Firms are buying ultra-cold freezers for shots that need such storage. 

The jabs will be administered by company doctors. Germany has between 15,000 and 20,000 of them (not counting nurses), many more than other European Union countries, America or Britain. 

About one-third of them are employed directly by firms and the rest run practices that serve employers in their area.

Anette Wahl-Wachendorf of vdbw, an association of company doctors, hopes that from April such medics will be able to dispense jabs alongside family physicians and 400-odd public vaccination centres. 

They may reach perhaps 45m employees and their relatives, she reckons. 

That is more than half of all Germans.

“As soon as we get the vaccine, we will get started,” promises Rolf Buch, boss of Vonovia. His firm has already set up centres that will, starting this month, test employees who wish to return to the office for the virus. 

These venues will be used to vaccinate its 10,000 employees and adult members of their immediate families, in keeping with official guidelines on who gets priority.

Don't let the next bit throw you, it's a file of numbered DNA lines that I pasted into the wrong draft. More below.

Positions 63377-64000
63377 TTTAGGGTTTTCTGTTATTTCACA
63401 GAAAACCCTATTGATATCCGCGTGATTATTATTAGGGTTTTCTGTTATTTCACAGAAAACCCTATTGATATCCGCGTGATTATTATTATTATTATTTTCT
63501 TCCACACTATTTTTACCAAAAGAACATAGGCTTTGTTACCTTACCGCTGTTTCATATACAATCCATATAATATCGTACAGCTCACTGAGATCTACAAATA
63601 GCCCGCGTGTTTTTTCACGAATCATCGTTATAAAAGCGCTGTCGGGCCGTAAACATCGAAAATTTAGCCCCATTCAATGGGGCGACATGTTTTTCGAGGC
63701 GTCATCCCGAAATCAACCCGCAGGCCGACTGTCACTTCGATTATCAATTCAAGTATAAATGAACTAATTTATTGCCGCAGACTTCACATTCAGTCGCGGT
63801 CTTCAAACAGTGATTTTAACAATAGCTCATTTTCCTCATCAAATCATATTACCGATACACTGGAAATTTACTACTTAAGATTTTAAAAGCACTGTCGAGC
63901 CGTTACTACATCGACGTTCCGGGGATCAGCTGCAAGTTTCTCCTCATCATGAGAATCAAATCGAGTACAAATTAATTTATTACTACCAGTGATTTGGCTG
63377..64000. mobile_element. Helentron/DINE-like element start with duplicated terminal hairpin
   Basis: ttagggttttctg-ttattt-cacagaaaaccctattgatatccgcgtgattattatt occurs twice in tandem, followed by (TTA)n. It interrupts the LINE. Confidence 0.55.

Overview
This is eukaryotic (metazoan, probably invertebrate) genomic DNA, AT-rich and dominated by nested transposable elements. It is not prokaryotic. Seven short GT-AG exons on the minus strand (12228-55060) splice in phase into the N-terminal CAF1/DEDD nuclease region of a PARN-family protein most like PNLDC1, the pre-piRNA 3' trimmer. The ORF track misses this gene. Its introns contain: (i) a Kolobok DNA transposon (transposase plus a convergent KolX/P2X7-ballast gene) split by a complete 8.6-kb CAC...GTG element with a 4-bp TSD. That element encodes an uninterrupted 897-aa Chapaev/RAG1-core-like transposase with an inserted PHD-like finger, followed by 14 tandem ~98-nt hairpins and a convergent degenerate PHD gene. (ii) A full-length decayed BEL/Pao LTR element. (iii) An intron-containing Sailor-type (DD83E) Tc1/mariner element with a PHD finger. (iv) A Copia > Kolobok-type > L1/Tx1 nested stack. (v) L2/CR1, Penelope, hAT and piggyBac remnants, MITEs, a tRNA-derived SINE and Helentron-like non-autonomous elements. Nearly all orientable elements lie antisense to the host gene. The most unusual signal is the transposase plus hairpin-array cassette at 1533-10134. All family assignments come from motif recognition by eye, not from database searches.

German labour law allows companies to give bonuses to workers who get vaccinated for any illness (though not at this time to make vaccination mandatory). 

Such carrots are common in America, where Aldi and Lidl, two big German supermarkets, are offering workers payments of up to $200 to roll up their sleeves. 

Neither grocer, nor any other big German firm, is currently planning to use such incentives at home, for fear of the controversy this might cause (see article). Still, Mr 

Buch expects the vast majority of his staff to accept the offer of free shots. Those who decline may be barred from office parties and other group activities.

Once Mr Buch is done with Vonovia employees and their families, he is willing to turn the company’s centres over to the general vaccination effort. Other bosses are starting with the broader population.